There we go again, the favourite Alarmist notions of tipping points, death spirals and runaway catastrophes, all of which are rooted in an apocalyptic worldview which dates right back to the Garden of Eden.

  40. Kolenaty says:

    No problem here. A two minute search turned up a much more comprehensive study that found that while soil bacteria do initially produce more CO2 the process gets tuned down in a year or so. The research included a computer model, so it has to be right. http://www.nsf.gov/news/news_summ.jsp?cntn_id=116832
    When I was in grad school there was that little thing called a search of the literature — but that was a LOT of years ago. I guess it has fallen out of fashion.

  41. Bob says:

    Tony Hansen says:
    June 12, 2012 at 12:31 am

    Is that 10 and 20 degrees C or F?
    >>>>>>>>>>>>>>
    Yes. Which ever suits the skeer story.

    We didn’t know until just now that the rate of bacterial activity increases with temperature? What really new science. The only biology course I’ve taken was about 50 years ago, but I did start up a waste water plant (near a Holiday Inn) and casual observation indicated that both aerobic and anaerobic digestion rates were related to temperature. Did I miss an opportunity to publish new science?
    This piece is written like children’s fairy story, not science. I’d be embarrassed to be associated with an institution that allows “researchers” to put out drivel like this.

  42. Markus Fitzhenry says:

    Me old mate Philip Bradley says;

    “As this hasn’t happened in the past, we can safely conclude that increased CO2 emissions from warmer soils has no effect on the climate.”

    Actually Philip, studies have shown, (it’s rather hard to get ancient incomprehensible systems into an empirical state) that temperatures decrease after higher concentrations of CO2 in atmosphere by around only 800 years.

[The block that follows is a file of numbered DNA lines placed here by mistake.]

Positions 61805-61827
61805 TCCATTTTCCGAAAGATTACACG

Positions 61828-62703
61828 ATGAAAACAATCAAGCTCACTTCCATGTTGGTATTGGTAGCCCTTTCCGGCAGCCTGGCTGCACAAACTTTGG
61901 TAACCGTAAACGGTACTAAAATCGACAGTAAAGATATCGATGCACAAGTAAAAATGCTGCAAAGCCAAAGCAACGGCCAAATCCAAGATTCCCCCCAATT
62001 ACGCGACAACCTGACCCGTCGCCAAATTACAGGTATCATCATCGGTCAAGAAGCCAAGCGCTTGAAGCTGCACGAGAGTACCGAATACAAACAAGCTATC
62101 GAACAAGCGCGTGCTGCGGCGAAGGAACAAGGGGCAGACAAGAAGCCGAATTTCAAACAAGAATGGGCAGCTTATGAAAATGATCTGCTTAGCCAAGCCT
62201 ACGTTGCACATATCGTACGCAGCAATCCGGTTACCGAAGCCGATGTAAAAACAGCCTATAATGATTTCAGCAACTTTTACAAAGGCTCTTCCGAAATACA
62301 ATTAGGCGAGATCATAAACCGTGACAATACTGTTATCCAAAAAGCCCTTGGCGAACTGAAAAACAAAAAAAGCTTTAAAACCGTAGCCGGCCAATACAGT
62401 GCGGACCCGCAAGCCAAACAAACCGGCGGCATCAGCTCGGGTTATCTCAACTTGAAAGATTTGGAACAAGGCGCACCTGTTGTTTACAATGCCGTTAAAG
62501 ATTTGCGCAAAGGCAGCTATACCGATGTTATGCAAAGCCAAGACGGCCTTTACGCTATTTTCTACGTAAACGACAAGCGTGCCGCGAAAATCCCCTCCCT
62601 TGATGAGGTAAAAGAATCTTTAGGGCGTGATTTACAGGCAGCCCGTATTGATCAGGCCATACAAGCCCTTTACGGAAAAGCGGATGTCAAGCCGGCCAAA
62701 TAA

43. Kaboom says:

    The vicious cycle of life. It must be stopped or we’re all going to die?

  44. Robert of Ottawa says:

    10-20 Centigrad ?!

  45. Robert of Ottawa says:

    Mike Busby @ June 12, 2012 at 12:43 am

    One decent bushfire would release umpteen hundreds of tons/ years of CO2. As it does in some parts of Australia’s noth west every year.
    Is Canada part of North West Australia? …. could be I guess.

  46. Slabadang says:

    Now Think!!! :)

    This is a perfect confirmation of ewhat M salby claims about the carbon cycle. They shot them selves in the foot! This more proof of that “warming is at the wheel and CO2 is behind back in the bus”. Its conclusion and confirmation af Salbys theory is worth it own article here on WUWT and there are many many implcations for the CAGW thery with theese findings. The conclusion made by these authors is just 180 degree wrong!! If they realized what salby is putting forward they would never published it because its confirming the opposit of what they are claiming and opens up and indicates that there are factors driving the ended /hiatus warming period..